The hostile reception given to prime minister Giuseppe Conte in the European parliament on February 12 is an indication of Italy’s increasing isolation in the European context, since the European People’s Party, the European Socialists and the European Liberals were united in their attacks on the Italian premier, who only gained non-Italian applause from the extreme Europhobic, rightwing factions in the Assembly. The most cutting remark was made by the president of the European Liberals, Guy Verhofstadt, who called Conte - to his face - “a puppet moved by Di Maio and Salvini”, which, of course, is a pretty accurate assessment of the premier’s relationship with his two nominal deputies.16 It is widely believed that Verhofstadt was acting as a direct surrogate for Macron, who has agreed that the contingent of En Marche MEPs expected to be elected in May 2019 will join the European Liberal Group - an addition which is likely to increase the relative weight of the Liberals in the European parliament at a time when the Socialists and the People’s Party are both forecast to lose seats.
By the time Conte addressed the European parliament, Macron had given up expecting a formal apology from him17 on behalf of Di Maio and Salvini - Macron’s initial condition for the resumption of normal diplomatic relations, as the French had explained to Italian foreign minister Enzo Moavero Milanesi. Both Mattarella and Moavero were extremely anxious to end the diplomatic spat with France as quickly as possible, but could not persuade the obstinate populist to express any regret, however hypocritically.18
Eventually, on February 15, the French ambassador was sent back to Rome, and almost as soon as he arrived in the Italian capital went to talk to Mattarella in the Quirinale presidential palace, assuring him that the French president wanted him to make a state visit to Paris in the near future - in effect indicating that Mattarella was now the only Italian leader with whom Macron felt he could have a rational discussion.
1. Whilst Italy’s GDP never regained the level it had reached before the 2008 recession, the period between January 2014 and June 2018 - roughly corresponding to the period of the governments of Renzi and Gentiloni - was one of sustained recovery with continuous growth. Obviously the expansionary policy pursued by Mario Draghi at the European Central Bank may well have played an important role, but the PD-led governments were successful in raising GDP - however negative they may have been in further tilting the balance against labour and towards capital.↩
2. Whilst the ‘Spread’ had been reduced to more manageable levels in December 2018-January 2019, it remains consistently higher than it was during the period of Renzi and Gentiloni’s premierships.↩
3. Draghi’s famous ‘whatever it takes’ comment in reaction to the euro zone crisis spreading beyond Greece towards Italy did not go down well with German ordo-liberals. Such conflicts indicate the degree of exaggeration and oversimplification that marks Costas Lapavitsas’s polemical account of the euro zone’s mechanisms in his The left case against the EU.↩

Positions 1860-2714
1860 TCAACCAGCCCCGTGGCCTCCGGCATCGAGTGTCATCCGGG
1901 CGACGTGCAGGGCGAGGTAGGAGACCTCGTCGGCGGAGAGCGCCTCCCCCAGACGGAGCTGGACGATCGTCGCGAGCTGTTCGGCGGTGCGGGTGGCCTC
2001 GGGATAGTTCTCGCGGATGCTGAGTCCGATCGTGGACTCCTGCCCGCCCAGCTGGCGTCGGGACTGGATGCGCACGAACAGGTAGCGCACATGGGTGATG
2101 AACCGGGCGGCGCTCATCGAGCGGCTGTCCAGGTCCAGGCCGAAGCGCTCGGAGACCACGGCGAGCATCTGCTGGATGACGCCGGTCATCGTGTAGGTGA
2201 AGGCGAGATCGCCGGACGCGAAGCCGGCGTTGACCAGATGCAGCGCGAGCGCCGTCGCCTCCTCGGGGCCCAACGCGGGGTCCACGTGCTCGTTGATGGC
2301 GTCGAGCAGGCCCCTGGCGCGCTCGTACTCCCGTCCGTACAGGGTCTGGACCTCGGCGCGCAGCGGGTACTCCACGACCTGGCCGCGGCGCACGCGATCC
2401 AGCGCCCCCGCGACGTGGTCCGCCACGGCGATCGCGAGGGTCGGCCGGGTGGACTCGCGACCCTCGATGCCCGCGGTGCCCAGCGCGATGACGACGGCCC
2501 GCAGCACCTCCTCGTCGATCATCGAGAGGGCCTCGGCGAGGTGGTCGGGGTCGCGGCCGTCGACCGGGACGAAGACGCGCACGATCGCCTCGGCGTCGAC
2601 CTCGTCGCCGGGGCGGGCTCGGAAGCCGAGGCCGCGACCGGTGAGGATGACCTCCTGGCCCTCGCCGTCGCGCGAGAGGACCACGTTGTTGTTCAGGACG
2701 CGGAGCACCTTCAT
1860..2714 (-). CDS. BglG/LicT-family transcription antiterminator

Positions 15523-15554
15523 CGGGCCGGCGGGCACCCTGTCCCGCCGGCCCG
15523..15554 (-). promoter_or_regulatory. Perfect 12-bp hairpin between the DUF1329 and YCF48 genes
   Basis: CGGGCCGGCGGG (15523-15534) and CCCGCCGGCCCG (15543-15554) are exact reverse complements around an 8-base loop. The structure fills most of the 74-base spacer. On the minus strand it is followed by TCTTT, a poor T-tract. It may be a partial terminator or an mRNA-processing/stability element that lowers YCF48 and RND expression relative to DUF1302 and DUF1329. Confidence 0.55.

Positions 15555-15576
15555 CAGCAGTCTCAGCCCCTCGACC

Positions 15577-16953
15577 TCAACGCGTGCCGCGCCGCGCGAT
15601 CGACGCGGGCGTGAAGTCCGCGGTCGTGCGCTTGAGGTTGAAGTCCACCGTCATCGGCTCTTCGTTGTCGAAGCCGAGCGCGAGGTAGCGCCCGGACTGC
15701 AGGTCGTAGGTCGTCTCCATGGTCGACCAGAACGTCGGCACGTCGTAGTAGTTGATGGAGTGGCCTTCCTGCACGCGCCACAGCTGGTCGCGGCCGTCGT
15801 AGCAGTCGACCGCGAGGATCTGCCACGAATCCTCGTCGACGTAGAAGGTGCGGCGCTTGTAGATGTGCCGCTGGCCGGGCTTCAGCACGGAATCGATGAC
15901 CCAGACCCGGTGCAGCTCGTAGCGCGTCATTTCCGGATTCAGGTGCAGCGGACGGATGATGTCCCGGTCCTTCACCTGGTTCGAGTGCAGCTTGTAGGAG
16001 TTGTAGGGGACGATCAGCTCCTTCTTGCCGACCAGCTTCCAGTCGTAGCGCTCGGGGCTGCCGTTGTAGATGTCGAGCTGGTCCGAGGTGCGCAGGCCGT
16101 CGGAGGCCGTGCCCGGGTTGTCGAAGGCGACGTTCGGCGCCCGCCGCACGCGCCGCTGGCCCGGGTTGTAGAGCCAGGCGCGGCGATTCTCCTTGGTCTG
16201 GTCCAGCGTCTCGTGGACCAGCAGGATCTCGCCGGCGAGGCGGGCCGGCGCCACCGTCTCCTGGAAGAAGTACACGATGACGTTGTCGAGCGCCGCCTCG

4. A Demos poll, carried out on January 28-20 gave the Lega 33.7% support (up from 17.4% in the March 2018 general election) and M5S 24.9% (down from 32.7%). Although the Lega now appears much stronger than M5S, the combined total of the two parties, at 58.6%, is more than 8% up on the general election.↩
5. See my article, ‘Italy’s government provoking a clash with EU’ (Weekly Worker October 25 2018), for further details.↩
6. This would involve finally implementing the frozen increases in VAT - which successive Italian governments have understandably delayed for years, despite promises made to fulfil the notorious neoliberal ‘fiscal compact’ embedded in the Italian constitution during the Monti era, or cutting expenditure either on their new pet projects or on normal state expenditure on health, education, etc.↩
7. It is the size of the national debt - generally considered the third largest in the world - that makes the Commission take a harsher view of Italy’s budget deficit than those of a country like France.↩
8. Elliott’s assessment is rather distorted by his ardent support for Lexit.↩
9. Both these measures were devised by the Lega, whose social base includes many tax-dodging petty bourgeois groups. But M5S, despite its ostensible concern about poverty, is willingly complicit in them.↩
10. It is worth pointing out that the small businessmen fathers of both Luigi Di Maio and Alessandro Di Battista have been accused of this, with a wealth of evidence.↩
11. Older readers will be put in mind of Norman Tebbit’s notorious ‘My father did not complain ... he got on his bike and looked for work’.↩
12. The Lega has tabled various amendments imposing additional restrictive conditions on foreigners that are clearly designed to make it more or less impossible for them to claim the benefit at all.↩
13. This is not a recent development, but the product of French policy under François Mitterand. By and large, Italian governments have ignored this issue in recent years, but Salvini was not content to let sleeping dogs lie, and seized on the issue to attack the French on another front.↩
14. There are various, rather confused schemes to present electoral lists based on the gilets jaunes for the forthcoming elections. But there are at least three rival factions claiming to represent the movement, and it is far from clear whether any of them will eventually be in a position to stand.↩
15. Translation from The Guardian February 8.↩
16. The synthetic indignation about this remark that came from M5S and the Lega was hypocritical, given that Salvini had called Renzi “a puppet in the hands of Merkel”, and Gentiloni “a puppet of Soros” - in the latter case borrowing an anti-Semitic trope from his Hungarian ally, Viktor Orbán.↩
17. Eventually, Di Maio was forced into a grudging, retrospective apology as a result of an off-camera conversation that Chalençon had with a reporter on a political talk-show broadcast in Italy: “We have paramilitary forces ready to intervene because they too want to bring down the government … If they put a bullet in my head … Macron will end up on the guillotine. The people will storm the Elysée Palace and take it apart: him, his wife and the whole clique’ (translation taken from The Times February 16).↩
18. The conciliatory independent, Moavero, got very little help from his populist assistant in his own ministry, M5S undersecretary for foreign affairs Manlio Di Stefano. He recently said that Macron is suffering from “small penis syndrome” (Repubblica February 14), exceeding even Boris Johnson in charm and subtlety.↩